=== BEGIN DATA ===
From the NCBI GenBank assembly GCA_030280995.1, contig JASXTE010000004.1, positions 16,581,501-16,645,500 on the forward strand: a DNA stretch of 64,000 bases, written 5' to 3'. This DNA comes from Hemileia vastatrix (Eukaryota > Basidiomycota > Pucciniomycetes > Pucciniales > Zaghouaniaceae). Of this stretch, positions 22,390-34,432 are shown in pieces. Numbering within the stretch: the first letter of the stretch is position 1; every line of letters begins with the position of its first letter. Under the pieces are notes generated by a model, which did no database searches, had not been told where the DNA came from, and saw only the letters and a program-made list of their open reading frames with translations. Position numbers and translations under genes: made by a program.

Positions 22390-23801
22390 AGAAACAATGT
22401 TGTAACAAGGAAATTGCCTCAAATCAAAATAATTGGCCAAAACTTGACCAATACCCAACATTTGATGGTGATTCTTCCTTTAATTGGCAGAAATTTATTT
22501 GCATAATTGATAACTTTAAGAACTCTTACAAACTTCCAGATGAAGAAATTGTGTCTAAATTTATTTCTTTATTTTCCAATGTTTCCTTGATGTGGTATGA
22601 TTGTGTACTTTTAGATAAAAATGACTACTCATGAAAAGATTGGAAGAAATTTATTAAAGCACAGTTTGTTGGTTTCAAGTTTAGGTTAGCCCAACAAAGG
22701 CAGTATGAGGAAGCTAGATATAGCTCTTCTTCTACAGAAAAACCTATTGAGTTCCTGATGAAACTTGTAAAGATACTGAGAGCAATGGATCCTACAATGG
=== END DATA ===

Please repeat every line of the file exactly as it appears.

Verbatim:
From the NCBI GenBank assembly GCA_030280995.1, contig JASXTE010000004.1, positions 16,581,501-16,645,500 on the forward strand: a DNA stretch of 64,000 bases, written 5' to 3'. This DNA comes from Hemileia vastatrix (Eukaryota > Basidiomycota > Pucciniomycetes > Pucciniales > Zaghouaniaceae). Of this stretch, positions 22,390-34,432 are shown in pieces. Numbering within the stretch: the first letter of the stretch is position 1; every line of letters begins with the position of its first letter. Under the pieces are notes generated by a model, which did no database searches, had not been told where the DNA came from, and saw only the letters and a program-made list of their open reading frames with translations. Position numbers and translations under genes: made by a program.

Positions 22390-23801
22390 AGAAACAATGT
22401 TGTAACAAGGAAATTGCCTCAAATCAAAATAATTGGCCAAAACTTGACCAATACCCAACATTTGATGGTGATTCTTCCTTTAATTGGCAGAAATTTATTT
22501 GCATAATTGATAACTTTAAGAACTCTTACAAACTTCCAGATGAAGAAATTGTGTCTAAATTTATTTCTTTATTTTCCAATGTTTCCTTGATGTGGTATGA
22601 TTGTGTACTTTTAGATAAAAATGACTACTCATGAAAAGATTGGAAGAAATTTATTAAAGCACAGTTTGTTGGTTTCAAGTTTAGGTTAGCCCAACAAAGG
22701 CAGTATGAGGAAGCTAGATATAGCTCTTCTTCTACAGAAAAACCTATTGAGTTCCTGATGAAACTTGTAAAGATACTGAGAGCAATGGATCCTACAATGG